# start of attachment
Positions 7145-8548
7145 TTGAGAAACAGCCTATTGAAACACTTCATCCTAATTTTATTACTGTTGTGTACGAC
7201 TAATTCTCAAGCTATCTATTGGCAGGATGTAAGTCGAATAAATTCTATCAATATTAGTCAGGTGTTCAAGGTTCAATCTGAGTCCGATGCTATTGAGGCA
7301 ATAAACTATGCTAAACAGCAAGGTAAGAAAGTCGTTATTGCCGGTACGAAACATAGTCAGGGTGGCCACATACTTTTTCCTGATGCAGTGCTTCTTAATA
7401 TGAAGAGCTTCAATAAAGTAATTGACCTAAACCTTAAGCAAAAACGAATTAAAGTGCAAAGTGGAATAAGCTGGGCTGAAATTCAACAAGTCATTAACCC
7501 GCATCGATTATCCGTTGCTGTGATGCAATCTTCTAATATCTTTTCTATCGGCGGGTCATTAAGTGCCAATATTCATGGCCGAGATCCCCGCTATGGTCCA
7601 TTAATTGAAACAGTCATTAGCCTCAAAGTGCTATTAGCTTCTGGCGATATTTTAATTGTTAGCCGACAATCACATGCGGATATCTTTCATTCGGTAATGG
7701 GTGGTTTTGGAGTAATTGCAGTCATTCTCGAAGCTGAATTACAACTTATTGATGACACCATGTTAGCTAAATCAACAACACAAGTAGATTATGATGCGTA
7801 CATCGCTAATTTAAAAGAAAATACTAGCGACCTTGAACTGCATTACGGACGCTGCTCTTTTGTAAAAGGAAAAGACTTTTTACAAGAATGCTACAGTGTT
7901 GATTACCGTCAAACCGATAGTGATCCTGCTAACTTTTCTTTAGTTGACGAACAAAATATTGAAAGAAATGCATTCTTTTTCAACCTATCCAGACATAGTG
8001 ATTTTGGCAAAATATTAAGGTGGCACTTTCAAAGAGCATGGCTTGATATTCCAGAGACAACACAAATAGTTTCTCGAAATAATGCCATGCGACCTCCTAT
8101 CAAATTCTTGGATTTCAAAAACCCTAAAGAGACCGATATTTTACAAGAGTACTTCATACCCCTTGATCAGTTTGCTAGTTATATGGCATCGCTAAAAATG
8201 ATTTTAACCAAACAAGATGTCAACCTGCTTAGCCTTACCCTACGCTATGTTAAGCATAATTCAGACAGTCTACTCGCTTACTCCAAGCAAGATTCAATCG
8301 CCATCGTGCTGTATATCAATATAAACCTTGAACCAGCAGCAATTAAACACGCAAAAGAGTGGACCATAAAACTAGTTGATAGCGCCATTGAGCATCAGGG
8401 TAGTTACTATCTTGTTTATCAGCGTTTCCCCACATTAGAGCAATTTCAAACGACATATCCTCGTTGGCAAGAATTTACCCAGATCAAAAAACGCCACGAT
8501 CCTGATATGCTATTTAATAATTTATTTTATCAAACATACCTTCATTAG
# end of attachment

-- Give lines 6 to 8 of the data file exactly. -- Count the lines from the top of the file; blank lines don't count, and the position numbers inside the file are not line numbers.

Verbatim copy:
7501 GCATCGATTATCCGTTGCTGTGATGCAATCTTCTAATATCTTTTCTATCGGCGGGTCATTAAGTGCCAATATTCATGGCCGAGATCCCCGCTATGGTCCA
7601 TTAATTGAAACAGTCATTAGCCTCAAAGTGCTATTAGCTTCTGGCGATATTTTAATTGTTAGCCGACAATCACATGCGGATATCTTTCATTCGGTAATGG
7701 GTGGTTTTGGAGTAATTGCAGTCATTCTCGAAGCTGAATTACAACTTATTGATGACACCATGTTAGCTAAATCAACAACACAAGTAGATTATGATGCGTA